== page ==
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Average Rent By State

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Rent across America: A State-wise Perspective

Balancing the economics of the housing market is a complex issue across the United States, with the average household spending one-third of its budget on housing costs. However, what often gets overlooked is the stark variation in average rent imposed by each state, and the economic and social forces at play which form the changing landscape of rentership in America. Here we highlight the regional disparities that underscore the diverse economic and societal factors at play.

Key findings from the data include:

  • The most expensive median rent is found in Hawaii, standing at a staggering $2,036, followed closely by Massachusetts at $1,770, and California at $1,677. These are regions boasting high living standards, but also high costs of living that place significant pressure on renters.
  • On the other end of the scale, Arkansas stands as the most affordable state with median rent at $752, almost 63.8% less than that of Hawaii.
  • There is a clear regional pattern when we examine the top ten states with the highest median rents - eight of them are located either on the east coast or the west coast. This coastal trend suggests that geographic attractiveness, better job prospects, and higher living standards come with a hefty price tag in terms of rent.
  • Garnering insights from the bottom ten states, we can observe that the Midwest and the South host the majority of these states. These regions traditionally host lower rental and living costs, factoring in lower incomes and fewer big cities.

States with Most Expensive Rent

Starting at the tip of the scale, the islands of Hawaii hold the title of being the most expensive state for renters with a shocking median rent of $2,036. This price might be partly justified by the stunning views, tropical climate, and easy access to stunning natural landscapes, but it is indeed a paramount cost for a household to manage.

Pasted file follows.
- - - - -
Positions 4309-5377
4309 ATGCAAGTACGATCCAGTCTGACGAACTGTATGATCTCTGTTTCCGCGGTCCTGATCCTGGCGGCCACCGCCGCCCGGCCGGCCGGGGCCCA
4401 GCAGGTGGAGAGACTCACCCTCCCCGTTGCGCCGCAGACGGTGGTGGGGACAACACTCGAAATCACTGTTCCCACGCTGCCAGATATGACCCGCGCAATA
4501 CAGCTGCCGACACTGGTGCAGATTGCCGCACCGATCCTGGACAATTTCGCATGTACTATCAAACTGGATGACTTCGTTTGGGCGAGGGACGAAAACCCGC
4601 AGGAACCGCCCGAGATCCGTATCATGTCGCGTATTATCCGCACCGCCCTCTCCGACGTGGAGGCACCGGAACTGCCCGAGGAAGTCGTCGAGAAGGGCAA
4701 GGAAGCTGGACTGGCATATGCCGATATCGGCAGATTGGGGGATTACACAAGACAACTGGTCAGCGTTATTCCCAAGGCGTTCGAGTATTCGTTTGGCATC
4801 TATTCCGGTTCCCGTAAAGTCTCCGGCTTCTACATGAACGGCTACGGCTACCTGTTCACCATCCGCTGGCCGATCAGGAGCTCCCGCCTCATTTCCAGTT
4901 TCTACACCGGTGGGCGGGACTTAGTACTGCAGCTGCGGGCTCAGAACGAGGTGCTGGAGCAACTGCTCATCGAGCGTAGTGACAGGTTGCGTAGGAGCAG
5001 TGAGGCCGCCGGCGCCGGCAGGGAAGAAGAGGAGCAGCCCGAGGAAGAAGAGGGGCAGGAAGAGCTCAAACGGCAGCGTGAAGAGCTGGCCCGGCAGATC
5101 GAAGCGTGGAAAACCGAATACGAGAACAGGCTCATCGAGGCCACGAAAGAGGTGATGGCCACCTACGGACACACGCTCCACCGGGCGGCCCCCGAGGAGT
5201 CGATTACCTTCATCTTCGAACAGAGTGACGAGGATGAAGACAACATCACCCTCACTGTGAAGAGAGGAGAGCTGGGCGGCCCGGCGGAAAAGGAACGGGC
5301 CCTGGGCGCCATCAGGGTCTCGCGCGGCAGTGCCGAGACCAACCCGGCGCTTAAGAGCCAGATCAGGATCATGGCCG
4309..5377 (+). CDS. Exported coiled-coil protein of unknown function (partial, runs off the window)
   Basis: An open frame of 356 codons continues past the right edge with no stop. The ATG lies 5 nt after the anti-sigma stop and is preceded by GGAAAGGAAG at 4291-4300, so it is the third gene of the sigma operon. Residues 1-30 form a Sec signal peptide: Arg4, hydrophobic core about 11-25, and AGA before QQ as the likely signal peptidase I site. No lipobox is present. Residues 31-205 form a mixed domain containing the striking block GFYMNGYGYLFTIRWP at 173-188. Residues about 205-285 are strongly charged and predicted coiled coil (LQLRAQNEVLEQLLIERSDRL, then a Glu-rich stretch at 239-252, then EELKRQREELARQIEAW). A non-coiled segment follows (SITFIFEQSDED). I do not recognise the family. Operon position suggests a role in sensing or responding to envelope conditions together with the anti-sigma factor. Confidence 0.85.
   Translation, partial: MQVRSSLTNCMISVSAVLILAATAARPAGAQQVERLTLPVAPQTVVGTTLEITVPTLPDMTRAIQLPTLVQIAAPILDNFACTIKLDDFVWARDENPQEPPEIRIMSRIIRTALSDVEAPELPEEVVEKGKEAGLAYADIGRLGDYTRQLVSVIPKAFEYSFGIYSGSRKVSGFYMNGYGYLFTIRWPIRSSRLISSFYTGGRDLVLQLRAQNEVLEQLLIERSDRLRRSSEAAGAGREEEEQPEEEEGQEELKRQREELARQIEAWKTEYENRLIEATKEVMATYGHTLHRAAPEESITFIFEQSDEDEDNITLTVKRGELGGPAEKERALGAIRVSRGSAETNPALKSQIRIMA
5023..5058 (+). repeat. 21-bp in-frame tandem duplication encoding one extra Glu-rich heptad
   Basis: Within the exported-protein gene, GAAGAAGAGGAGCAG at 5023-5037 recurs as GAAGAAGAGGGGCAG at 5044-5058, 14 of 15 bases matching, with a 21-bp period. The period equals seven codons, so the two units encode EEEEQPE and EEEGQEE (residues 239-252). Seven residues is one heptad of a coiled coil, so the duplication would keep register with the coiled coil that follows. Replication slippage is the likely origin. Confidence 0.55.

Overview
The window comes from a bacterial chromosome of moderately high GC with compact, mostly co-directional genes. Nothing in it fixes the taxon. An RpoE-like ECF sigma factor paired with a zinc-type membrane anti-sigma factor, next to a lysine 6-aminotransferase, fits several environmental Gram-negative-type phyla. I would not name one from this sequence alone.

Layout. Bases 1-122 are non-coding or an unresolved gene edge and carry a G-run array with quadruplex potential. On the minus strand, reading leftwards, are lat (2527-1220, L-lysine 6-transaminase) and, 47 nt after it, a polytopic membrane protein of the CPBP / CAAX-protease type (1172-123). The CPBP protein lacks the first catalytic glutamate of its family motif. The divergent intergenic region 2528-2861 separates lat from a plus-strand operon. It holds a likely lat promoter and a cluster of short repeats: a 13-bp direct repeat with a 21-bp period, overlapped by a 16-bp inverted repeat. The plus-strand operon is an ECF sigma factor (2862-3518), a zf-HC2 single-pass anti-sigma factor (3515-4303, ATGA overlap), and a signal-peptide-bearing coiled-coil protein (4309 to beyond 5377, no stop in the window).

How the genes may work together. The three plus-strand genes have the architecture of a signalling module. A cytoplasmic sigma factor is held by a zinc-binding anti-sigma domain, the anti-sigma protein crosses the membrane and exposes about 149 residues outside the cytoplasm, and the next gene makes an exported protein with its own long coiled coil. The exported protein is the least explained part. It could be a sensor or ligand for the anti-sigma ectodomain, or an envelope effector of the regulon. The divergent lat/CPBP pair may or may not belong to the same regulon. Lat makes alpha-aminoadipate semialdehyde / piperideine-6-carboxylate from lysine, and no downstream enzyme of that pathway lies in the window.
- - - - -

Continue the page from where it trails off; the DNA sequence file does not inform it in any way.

Following Hawaii, the North Eastern coast of the United States paints a grim picture for renters' wallets. Massachusetts demands hefty rent payments with the median price pegged at $1,770. Not too far behind Massachusetts, we find another coastal state, California, with median rent at $1,677. Known for its tech-infused economy and start-up appeal, California's high rent is a reflection of the higher living standards and competitive job market.

Next on the list are New Jersey and Connecticut with median rents of $1,617 and $1,428 respectively, carrying on the trend of pricey Northeast coast rents. Maryland follows closely behind with a median rent of $1,391.

Even the smallest state in the U.S., Rhode Island, doesn't provide respite for renters, with median rent identified at $1,368. Moving our focus northward to Alaska, we see a median rent of $1,313, evidence that remote states also command substantial rent prices.

Rounding off our top 10, we have Colorado and New Hampshire with median rent prices of $1,304 and $1,286 respectively.

States with the Most Expensive Median Rent:

  1. Hawaii - $2,036
  2. Massachusetts - $1,770
  3. California - $1,677
  4. New Jersey - $1,617
  5. Connecticut - $1,428
  6. Maryland - $1,391
  7. Rhode Island - $1,368
  8. Alaska - $1,313
  9. Colorado - $1,304
  10. New Hampshire - $1,286

States with Cheapest Rent

For those seeking to maximize their dollar, according to our data, the most affordable state to rent in is Arkansas, where the median rent stands at a modest $752 per month. North Dakota follows with a median rent of $765 a month, a slight step up from Arkansas, but still substantially less than the national average.

Kentucky, with a median monthly rent of $795, holds the third position, followed by Mississippi and Missouri, where the median rents are only slightly higher at $800 and $803 respectively. In Nebraska, the median rent is $809 per month. In contrast, the median rent in states such as Virginia, Kansas, West Virginia, and Alabama edges a bit higher, but still witnesses affordability where the median rents range from $823 to $829. 

Ten States with the Cheapest Rents:

  1. Arkansas - $752
  2. North Dakota - $765
  3. Kentucky - $795
  4. Mississippi - $800
  5. Missouri - $803
  6. Nebraska - $809
  7. Virginia - $823
  8. Kansas - $828
  9. West Virginia - $829
  10. Alabama - $829

By State

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